In this concise history of expropriation of land for the common good in Europe and North America from medieval times to 1800, Susan Reynolds contextualizes the history of an important legal doctrine regarding the relationship between government and the institution of private property.Here are two reviews:
Before Eminent Domain concentrates on western Europe and the English colonies in America. As Reynolds argues, expropriation was a common legal practice in many societies in which individuals had rights to land. It was generally accepted that land could be taken from them, with compensation, when the community, however defined, needed it. She cites examples of the practice since the early Middle Ages in England, France, Germany, Italy, and Spain, and from the seventeenth century in America.
Reynolds concludes with a discussion of past and present ideas and assumptions about community, individual rights, and individual property that underlie the practice of expropriation but have been largely ignored by historians of both political and legal thought.
"This is a fascinating book. Reynolds demonstrates that before the seventeenth century, expropriation of land was quite common and relatively uncontroversial so long as it was done for what was perceived to be the common or public utility and so long as compensation was paid. Reynolds advances the state of current literature by conducting a European-wide survey of the practice of expropriation from the ninth through the eighteenth centuries. No one, so far as I know, has ever done that before."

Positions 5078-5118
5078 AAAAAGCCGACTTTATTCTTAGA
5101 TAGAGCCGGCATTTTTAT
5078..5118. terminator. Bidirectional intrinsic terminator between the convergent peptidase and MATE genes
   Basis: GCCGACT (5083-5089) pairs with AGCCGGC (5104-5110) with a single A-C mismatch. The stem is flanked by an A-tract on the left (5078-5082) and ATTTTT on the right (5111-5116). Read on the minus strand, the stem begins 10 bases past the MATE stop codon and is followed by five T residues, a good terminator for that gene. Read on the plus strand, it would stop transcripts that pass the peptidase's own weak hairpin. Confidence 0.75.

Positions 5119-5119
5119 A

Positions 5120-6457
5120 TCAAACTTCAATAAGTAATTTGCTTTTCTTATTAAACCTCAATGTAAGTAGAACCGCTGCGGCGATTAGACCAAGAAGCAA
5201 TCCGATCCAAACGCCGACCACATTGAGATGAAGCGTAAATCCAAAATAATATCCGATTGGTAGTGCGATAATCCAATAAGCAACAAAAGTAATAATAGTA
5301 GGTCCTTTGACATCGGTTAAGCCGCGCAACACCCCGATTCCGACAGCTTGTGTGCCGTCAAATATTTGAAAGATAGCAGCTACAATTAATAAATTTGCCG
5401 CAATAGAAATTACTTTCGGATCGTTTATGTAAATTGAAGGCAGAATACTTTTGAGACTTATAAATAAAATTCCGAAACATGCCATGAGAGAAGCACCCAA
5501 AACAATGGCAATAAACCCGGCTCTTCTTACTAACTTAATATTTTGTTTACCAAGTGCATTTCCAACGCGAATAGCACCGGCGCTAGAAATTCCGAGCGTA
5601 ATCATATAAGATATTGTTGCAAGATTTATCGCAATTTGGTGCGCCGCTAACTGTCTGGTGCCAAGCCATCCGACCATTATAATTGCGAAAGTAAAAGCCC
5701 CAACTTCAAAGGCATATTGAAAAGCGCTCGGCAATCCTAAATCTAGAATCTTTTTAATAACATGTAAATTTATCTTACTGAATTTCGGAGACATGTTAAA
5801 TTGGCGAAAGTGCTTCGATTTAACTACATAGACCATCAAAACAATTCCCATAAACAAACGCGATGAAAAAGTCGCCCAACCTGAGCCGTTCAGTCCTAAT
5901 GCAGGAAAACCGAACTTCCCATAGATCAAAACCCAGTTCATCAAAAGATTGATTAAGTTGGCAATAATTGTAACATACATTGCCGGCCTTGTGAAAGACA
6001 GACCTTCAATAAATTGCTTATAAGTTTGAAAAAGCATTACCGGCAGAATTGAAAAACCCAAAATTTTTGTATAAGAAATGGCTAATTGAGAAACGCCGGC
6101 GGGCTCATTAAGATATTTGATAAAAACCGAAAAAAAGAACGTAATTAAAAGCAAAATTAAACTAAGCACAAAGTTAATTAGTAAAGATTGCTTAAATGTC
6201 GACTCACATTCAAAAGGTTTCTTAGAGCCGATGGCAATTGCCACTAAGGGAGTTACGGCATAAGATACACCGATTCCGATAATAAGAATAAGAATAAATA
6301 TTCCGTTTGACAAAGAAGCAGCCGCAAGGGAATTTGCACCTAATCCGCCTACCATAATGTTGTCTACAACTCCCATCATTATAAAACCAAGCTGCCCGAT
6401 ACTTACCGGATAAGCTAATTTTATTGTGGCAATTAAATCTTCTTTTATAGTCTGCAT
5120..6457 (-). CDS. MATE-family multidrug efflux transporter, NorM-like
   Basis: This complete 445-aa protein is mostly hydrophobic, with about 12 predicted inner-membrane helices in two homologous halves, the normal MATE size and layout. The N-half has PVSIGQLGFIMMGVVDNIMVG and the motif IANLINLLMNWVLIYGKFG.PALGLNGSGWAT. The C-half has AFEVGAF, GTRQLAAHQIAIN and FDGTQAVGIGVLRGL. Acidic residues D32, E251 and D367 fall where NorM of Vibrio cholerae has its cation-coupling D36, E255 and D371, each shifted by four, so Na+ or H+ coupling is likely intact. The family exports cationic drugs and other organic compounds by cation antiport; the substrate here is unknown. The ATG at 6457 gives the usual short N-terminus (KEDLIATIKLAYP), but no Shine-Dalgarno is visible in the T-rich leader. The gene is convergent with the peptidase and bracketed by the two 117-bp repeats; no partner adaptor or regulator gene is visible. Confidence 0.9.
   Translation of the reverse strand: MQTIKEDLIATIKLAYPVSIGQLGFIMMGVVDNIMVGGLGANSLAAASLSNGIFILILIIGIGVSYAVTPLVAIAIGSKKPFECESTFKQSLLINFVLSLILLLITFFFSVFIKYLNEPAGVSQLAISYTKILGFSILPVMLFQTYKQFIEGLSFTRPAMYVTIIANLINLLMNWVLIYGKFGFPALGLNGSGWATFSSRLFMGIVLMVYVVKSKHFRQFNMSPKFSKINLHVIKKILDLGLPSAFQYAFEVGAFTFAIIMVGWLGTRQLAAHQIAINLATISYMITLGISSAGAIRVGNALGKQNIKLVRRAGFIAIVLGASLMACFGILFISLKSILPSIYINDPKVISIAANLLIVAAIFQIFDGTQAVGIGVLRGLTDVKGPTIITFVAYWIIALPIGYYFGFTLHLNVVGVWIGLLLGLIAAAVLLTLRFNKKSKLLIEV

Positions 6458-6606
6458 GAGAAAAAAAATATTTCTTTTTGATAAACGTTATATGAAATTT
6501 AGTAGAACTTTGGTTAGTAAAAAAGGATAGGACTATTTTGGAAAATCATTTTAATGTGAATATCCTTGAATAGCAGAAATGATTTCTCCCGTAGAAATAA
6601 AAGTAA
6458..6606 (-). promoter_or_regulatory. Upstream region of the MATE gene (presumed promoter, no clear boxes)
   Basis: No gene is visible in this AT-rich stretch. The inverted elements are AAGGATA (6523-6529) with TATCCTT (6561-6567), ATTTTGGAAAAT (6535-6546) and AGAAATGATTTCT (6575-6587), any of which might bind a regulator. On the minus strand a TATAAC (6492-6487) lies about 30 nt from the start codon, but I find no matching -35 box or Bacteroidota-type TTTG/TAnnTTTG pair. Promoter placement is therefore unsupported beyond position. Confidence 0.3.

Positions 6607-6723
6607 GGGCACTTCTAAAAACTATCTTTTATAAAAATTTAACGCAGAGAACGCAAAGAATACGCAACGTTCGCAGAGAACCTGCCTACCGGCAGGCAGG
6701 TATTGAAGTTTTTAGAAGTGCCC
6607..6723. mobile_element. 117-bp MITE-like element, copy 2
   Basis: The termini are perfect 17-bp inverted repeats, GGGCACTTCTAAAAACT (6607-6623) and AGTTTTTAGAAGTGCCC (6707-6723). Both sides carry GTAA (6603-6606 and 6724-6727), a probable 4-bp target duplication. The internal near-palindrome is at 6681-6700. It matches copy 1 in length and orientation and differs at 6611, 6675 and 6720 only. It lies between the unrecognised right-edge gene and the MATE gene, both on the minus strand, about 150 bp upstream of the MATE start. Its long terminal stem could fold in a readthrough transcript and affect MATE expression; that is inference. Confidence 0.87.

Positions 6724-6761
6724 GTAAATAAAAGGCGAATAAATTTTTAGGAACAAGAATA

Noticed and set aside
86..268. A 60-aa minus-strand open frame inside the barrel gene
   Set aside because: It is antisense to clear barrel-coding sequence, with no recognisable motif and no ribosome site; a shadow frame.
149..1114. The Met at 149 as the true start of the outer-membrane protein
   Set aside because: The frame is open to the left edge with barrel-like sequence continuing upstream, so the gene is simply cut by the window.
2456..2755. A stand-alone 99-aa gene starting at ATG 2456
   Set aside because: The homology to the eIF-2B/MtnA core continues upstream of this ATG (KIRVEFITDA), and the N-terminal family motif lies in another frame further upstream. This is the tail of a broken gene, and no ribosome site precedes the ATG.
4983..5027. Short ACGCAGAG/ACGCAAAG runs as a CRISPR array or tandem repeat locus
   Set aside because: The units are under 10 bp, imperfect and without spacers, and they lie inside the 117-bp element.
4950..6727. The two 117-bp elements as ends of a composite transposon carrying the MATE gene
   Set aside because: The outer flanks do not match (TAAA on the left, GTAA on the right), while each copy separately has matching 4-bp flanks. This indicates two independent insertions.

--Charles Donahue Jr., Harvard Law School
"This is the first serious study of the origins of land expropriation for the common good in the western world. The standard story is that the practice began with Grotius, but Reynolds pushes the date back significantly and shows that the origin of the practice is much more complex than is usually understood. This is a bold, original argument, and Reynolds has the evidence to back it up. She tells a long-neglected story and does so with great clarity and care."
--Gregory S. Alexander, Cornell Law School